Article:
“Objects in Transfer” Exhibition at the Pergamon Museum

The Pergamon museum of Berlin organizes an exhibition titled “Objects in Transfer,” which questions modern assumptions about cultural boundaries, and the whole notion of a separate Islamic art

April 23rd, 2019
Elisa Vallette, News from Berlin
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Visitors of the Pergamon Museum, expecting to see Islamic art, might be surprised to see a painting of the Pope on an Arabian carpet. The exhibition “Objects in Transfer” provides some answers as it traces the transcultural influences of a wide range of objects; from plates, carpets, chess pieces, to an astrolabe, wall niche or cornice stone.

While usually museums establish distinct cultures, separating Western art, Islamic Art, or Byzantine art, the Pergamon museum offers an alternative perspective. It provides the incentive to think beyond a unique separate culture and realize transcultural influences over space and time. Sophia Vassilopolou, regrets that objects in museums « are accompanied by very little interpretation. The decontextualized presentation, focusing almost exclusively on the aesthetic and artistic elements of the objects, provides no space to discuss socio-cultural entanglements between regions, periods and the objects themselves ».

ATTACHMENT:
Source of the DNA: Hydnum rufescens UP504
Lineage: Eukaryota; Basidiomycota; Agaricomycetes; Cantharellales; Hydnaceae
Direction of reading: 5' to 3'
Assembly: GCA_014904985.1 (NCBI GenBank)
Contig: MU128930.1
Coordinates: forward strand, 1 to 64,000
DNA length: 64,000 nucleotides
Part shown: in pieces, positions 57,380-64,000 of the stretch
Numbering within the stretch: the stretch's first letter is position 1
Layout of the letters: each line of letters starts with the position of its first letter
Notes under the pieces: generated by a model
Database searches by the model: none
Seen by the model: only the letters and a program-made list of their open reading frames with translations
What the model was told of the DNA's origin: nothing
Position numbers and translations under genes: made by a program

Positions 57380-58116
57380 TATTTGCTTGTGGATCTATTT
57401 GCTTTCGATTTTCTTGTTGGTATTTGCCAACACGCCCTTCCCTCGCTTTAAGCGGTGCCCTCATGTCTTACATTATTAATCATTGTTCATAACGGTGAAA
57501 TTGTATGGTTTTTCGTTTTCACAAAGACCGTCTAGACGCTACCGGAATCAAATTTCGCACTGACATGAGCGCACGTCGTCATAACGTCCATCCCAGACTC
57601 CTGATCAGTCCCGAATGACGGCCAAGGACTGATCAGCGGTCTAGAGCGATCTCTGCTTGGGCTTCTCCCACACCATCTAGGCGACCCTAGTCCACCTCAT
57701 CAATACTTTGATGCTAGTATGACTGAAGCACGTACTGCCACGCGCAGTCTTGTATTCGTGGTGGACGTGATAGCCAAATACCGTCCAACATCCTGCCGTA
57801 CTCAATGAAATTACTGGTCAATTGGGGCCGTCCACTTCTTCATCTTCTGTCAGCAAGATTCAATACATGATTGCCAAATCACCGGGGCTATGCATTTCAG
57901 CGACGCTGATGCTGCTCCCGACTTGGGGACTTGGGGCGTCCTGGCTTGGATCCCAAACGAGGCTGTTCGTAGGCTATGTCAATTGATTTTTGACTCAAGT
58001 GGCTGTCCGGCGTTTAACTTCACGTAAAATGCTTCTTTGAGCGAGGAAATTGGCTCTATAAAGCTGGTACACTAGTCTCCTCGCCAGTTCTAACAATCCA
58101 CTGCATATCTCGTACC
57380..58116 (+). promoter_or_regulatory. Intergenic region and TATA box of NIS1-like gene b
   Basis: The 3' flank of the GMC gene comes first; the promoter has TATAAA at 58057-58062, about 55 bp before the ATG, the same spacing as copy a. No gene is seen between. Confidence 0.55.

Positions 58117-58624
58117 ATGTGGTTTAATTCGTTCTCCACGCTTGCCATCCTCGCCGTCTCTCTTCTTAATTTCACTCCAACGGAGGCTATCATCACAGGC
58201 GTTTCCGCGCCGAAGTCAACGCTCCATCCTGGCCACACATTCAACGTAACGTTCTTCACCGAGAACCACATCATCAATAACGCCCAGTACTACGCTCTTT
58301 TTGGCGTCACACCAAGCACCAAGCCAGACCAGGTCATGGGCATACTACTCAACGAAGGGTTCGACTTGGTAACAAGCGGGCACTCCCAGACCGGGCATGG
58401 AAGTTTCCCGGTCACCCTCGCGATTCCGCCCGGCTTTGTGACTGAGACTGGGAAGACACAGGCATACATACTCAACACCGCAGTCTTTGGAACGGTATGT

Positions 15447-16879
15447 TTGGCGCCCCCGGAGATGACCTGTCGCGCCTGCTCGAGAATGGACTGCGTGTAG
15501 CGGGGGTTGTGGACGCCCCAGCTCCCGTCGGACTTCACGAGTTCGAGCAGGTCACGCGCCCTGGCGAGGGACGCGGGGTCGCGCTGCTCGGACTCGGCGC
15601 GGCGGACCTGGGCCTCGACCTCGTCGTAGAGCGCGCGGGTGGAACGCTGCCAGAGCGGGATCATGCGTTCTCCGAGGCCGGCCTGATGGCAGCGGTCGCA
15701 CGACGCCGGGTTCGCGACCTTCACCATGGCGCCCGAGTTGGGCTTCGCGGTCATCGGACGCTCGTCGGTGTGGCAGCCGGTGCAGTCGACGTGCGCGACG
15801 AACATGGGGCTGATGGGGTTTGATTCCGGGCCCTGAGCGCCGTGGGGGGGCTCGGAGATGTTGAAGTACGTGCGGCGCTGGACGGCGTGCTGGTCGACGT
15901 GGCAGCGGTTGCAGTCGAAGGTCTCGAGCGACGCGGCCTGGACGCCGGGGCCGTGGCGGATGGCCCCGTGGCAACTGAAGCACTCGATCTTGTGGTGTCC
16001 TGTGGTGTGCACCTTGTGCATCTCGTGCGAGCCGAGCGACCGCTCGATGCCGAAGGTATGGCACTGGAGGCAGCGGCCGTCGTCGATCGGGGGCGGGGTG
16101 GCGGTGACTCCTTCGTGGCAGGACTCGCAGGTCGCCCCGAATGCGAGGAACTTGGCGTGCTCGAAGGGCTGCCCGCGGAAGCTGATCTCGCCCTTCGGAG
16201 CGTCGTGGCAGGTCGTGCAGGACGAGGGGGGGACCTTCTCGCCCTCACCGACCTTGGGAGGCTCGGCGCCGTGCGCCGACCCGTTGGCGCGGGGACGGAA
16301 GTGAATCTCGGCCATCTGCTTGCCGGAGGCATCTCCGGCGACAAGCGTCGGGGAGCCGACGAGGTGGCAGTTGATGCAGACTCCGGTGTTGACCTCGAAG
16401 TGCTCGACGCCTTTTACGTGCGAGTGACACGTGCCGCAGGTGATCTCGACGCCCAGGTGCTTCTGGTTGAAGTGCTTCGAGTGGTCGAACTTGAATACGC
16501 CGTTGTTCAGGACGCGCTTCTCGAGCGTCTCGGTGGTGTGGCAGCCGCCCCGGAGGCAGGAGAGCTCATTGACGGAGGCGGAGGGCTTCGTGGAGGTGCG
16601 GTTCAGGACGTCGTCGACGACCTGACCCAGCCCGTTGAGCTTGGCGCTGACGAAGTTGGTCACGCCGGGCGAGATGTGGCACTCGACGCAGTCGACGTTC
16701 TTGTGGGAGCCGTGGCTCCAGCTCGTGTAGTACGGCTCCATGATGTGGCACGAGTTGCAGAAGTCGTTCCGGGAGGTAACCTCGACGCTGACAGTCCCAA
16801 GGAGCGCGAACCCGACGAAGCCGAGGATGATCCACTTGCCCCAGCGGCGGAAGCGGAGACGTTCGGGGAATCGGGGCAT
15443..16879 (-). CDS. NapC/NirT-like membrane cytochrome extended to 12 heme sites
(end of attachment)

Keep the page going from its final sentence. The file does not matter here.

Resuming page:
The Pergamon museum’s “Objects in Transfer” exhibition points at similarities, connections and, interchanges. As opposed to the essentialist conception of cultures, the exhibition highlights the complexity of societies. It questions modern assumptions about cultural boundaries. Indeed, people from diverse cultural horizons have always exchanged astrological, medical, technical and artistic knowledge. Stefan Weber, director of the museum, affirms “No object in our museums exists without migration—every object is an expression of transregional connections and the exchange of techniques, thoughts, patterns, fashions and ideas.

Among the objects, a jar from Syria, early fourteenth-century, belonged to King Charles V of France (r. 1368–1380); his inventory mentioned a jar filled with ginger from Damascus, and thus testifies to the circulation of such objects between the Middle East and Europe.
A zodiac plate from Iran, sixteenth-century, reveals not only the transfer of astrological knowledge from ancient Greece, but also the transfer of blue-and-white ceramics from China to the Near East.

Visitors are invited to learn more through interactive stations, touchscreens, or on their own mobile devices by means of QR codes and NFC tags. Floor arrows also indicated the direction, distance and, the name of the collection in which a related object can be found. The exhibition was developed with the Collaborative Research Center “Episteme in Motion” at the Freie University Berlin.

This exhibition proves that in addition to the migration of objects, people from different cultures have shared their knowledge, techniques, skills, ideas, etc. across time and space. Art objects manifest these transcultural relationships.


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